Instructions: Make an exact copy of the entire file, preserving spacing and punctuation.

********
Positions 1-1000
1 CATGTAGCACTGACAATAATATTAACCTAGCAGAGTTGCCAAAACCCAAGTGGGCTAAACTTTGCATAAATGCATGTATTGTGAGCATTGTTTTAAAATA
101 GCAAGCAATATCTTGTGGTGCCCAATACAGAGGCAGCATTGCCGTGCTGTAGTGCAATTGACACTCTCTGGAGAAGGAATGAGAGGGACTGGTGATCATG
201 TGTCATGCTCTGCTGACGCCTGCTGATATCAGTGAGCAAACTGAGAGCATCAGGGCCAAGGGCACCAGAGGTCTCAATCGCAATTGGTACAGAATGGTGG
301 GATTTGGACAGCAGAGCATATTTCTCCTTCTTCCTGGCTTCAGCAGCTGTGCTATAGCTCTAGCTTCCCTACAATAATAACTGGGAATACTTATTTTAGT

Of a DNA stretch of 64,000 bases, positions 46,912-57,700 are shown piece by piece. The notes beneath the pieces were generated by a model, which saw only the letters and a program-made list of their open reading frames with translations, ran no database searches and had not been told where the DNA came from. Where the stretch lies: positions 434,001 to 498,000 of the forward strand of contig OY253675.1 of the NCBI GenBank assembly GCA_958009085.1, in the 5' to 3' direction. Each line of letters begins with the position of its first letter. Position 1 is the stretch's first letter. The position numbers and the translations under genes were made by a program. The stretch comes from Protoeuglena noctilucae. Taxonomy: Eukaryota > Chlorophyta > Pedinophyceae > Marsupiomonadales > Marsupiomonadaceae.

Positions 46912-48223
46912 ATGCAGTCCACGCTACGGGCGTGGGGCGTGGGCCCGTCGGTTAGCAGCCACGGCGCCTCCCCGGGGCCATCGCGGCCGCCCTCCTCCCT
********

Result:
Positions 1-1000
1 CATGTAGCACTGACAATAATATTAACCTAGCAGAGTTGCCAAAACCCAAGTGGGCTAAACTTTGCATAAATGCATGTATTGTGAGCATTGTTTTAAAATA
101 GCAAGCAATATCTTGTGGTGCCCAATACAGAGGCAGCATTGCCGTGCTGTAGTGCAATTGACACTCTCTGGAGAAGGAATGAGAGGGACTGGTGATCATG
201 TGTCATGCTCTGCTGACGCCTGCTGATATCAGTGAGCAAACTGAGAGCATCAGGGCCAAGGGCACCAGAGGTCTCAATCGCAATTGGTACAGAATGGTGG
301 GATTTGGACAGCAGAGCATATTTCTCCTTCTTCCTGGCTTCAGCAGCTGTGCTATAGCTCTAGCTTCCCTACAATAATAACTGGGAATACTTATTTTAGT

Of a DNA stretch of 64,000 bases, positions 46,912-57,700 are shown piece by piece. The notes beneath the pieces were generated by a model, which saw only the letters and a program-made list of their open reading frames with translations, ran no database searches and had not been told where the DNA came from. Where the stretch lies: positions 434,001 to 498,000 of the forward strand of contig OY253675.1 of the NCBI GenBank assembly GCA_958009085.1, in the 5' to 3' direction. Each line of letters begins with the position of its first letter. Position 1 is the stretch's first letter. The position numbers and the translations under genes were made by a program. The stretch comes from Protoeuglena noctilucae. Taxonomy: Eukaryota > Chlorophyta > Pedinophyceae > Marsupiomonadales > Marsupiomonadaceae.

Positions 46912-48223
46912 ATGCAGTCCACGCTACGGGCGTGGGGCGTGGGCCCGTCGGTTAGCAGCCACGGCGCCTCCCCGGGGCCATCGCGGCCGCCCTCCTCCCT